By Mariella Moon, Tecca
The island territory Tokelau of New Zealand might not have its own Star Wars coins like fellow island Niue, but it’s also getting a dose of global attention, although for an entirely different reason. The island’s leader, Foua Toloa, just announced a new energy policy that will power the island completely with sunlight and coconuts. And like many island nations, Tokelau has an abundance of both.
Right now, solar energy already powers a few houses and buildings on the three atolls of Tokelau. But most of the island nation still relies on fossil fuel, with each atoll needing up to 200 liters a day. Tokelau plans to transition to pure renewable energy by mid-2012. That entails installing approximately 200 square meters of solar cells on each atoll in order to meet its goal of relying on sunlight for 93% of its energy needs.
Tokelau plans to get the remaining 7% of its energy needs from coconut biofuel, which is reserved for use during overcast days. According to a feasibility study, 200 coconuts are needed to make the 20 to 30 liters of fuel each atoll requires — that number shouldn’t be a problem considering the island nation is rich on coconut trees. Gasoline and kerosene will still be allowed but only for minimal cooking and transportation needs.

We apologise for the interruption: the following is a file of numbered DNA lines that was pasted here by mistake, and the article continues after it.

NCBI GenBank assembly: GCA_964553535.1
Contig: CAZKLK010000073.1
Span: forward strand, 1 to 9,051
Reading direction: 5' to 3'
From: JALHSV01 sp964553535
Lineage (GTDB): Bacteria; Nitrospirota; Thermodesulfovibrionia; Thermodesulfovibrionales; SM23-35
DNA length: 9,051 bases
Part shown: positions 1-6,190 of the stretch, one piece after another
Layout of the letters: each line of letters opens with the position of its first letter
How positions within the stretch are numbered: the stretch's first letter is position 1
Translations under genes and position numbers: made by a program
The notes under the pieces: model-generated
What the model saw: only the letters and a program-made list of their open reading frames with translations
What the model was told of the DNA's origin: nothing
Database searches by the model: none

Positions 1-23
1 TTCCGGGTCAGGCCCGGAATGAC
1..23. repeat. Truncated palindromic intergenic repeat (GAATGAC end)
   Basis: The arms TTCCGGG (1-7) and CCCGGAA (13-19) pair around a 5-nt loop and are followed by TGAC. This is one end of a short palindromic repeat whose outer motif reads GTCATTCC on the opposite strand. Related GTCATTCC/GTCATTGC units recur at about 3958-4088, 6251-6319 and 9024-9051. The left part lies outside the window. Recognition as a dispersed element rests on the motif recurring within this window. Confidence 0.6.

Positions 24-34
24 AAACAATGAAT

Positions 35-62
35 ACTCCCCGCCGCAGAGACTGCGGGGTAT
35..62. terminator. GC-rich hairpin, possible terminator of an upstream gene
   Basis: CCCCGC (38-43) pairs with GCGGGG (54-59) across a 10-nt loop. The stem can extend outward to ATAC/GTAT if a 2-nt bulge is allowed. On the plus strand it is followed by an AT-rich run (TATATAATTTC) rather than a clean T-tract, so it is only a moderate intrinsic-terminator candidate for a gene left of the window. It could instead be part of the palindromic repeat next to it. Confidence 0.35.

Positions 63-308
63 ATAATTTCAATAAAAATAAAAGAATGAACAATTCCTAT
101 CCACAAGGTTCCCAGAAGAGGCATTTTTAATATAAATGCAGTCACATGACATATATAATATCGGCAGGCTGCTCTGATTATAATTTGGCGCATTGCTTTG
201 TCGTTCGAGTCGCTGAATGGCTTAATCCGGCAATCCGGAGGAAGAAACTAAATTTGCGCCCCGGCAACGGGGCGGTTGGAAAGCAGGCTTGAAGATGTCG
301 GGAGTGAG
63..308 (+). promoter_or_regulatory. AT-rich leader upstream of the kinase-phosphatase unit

Tokelau is a low-lying island under threat by increasing sea levels believed to be caused by climate change. The transition to renewable energy is brought about by the government’ desire to set an example when it comes to energy use.